Sometimes you just get lucky. After I repaired the TH-205E I recently won on eBay, I was looking around for ideas on what to do about the dead battery pack and I found someone selling brand new Kenwood KNB-4 battery packs for £2.40. Well, not brand new, but never used, in the manufacturer’s box, though they would have been manufactured some time around 1993. The seller claimed that, although stored for a long time, after three full charge / discharge cycles they should be capable of holding a reasonable charge.
The KNB-4 was not actually made for the TH-205E. However due to Kenwood keeping the same form factor for its hand-held transceivers for several years the newer battery pack is able to be used in the older radio, as I was able to confirm from the W&W Manufacturing website, which claims it is equivalent to the PB-4 accessory battery for the TH-205. This is the large “high capacity” battery, with 1500mAH capacity as compared to the 500mAH of the one that came with the radio. Unfortunately it is only 7.2V which gives a power out of 1.5W according to the manual. It would have been nice to have had the 12V 1200mAH one which gives 5W out but you can’t have everything.
This is a big battery pack and it turns the already large TH-205E into a veritable giant, as the picture of it next to the TH-F7E shows. This is more than just a radio! You give your biceps a workout every time you use it. The radio will hold down your log sheets on a windy hilltop where lesser rigs would blow away and it also makes a handy weapon to beat off any assailants who might try to mug you whilst you are on the air.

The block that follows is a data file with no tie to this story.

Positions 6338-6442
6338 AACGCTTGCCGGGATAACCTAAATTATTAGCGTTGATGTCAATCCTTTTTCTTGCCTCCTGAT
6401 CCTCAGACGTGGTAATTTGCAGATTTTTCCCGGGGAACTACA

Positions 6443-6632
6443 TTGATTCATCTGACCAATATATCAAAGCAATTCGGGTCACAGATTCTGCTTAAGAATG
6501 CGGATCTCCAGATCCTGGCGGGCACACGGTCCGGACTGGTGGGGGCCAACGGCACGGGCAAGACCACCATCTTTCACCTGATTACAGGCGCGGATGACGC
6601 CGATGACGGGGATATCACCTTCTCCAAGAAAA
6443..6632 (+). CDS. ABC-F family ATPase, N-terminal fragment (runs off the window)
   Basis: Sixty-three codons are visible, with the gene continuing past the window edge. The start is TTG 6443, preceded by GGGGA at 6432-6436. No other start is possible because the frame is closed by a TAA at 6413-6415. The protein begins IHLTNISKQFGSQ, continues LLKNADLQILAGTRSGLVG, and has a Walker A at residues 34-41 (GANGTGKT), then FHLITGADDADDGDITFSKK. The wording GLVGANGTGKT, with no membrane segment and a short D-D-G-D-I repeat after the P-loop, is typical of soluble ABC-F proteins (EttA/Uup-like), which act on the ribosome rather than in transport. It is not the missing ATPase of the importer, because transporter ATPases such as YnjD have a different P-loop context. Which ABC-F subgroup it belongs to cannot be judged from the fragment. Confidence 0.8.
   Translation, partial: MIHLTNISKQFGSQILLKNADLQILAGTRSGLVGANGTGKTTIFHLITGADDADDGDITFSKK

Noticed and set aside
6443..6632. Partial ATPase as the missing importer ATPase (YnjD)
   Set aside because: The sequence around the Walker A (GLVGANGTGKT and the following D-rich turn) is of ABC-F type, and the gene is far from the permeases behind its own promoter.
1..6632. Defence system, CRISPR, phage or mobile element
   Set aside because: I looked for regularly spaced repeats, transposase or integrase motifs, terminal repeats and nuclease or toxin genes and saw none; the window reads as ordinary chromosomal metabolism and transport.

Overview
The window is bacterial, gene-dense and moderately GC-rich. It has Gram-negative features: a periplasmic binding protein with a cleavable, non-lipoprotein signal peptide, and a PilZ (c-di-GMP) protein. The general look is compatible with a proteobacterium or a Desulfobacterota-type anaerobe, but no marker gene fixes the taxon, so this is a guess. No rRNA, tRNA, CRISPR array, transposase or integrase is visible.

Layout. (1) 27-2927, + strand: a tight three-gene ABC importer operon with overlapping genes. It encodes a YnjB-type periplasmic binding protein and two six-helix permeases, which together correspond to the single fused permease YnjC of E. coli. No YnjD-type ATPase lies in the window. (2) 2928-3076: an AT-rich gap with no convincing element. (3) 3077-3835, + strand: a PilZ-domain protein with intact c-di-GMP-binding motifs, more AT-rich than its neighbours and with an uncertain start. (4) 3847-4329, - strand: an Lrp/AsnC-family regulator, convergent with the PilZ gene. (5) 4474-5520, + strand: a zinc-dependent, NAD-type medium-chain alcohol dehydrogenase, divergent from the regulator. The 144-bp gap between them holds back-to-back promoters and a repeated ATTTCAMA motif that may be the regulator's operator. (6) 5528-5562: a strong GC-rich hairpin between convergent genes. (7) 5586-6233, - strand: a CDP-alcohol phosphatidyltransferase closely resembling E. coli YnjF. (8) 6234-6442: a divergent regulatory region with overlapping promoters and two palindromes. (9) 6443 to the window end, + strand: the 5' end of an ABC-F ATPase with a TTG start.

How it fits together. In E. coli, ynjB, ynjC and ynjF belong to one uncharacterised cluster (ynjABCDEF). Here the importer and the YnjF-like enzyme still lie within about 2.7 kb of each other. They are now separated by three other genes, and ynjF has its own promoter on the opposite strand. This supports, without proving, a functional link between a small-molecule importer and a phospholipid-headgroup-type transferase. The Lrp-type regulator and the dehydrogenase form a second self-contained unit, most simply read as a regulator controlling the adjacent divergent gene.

Unlike the supplied battery, the KNB-4 doesn’t have its own charging socket, just contacts for a drop-in charger. So I will need to make a drop-in charger for it. I have already made a start using a piece of Veroboard with contacts made from a paperclip. The battery is charging at 240mA from the shack power supply, so after 10 hours I’ll know if it can hold a charge. If it does then I’ll make up a proper constant current charging circuit and put it in a nice box. Then I’ll have a great little, err, I mean great big 2m radio that will certainly attract a lot of attention wherever it goes!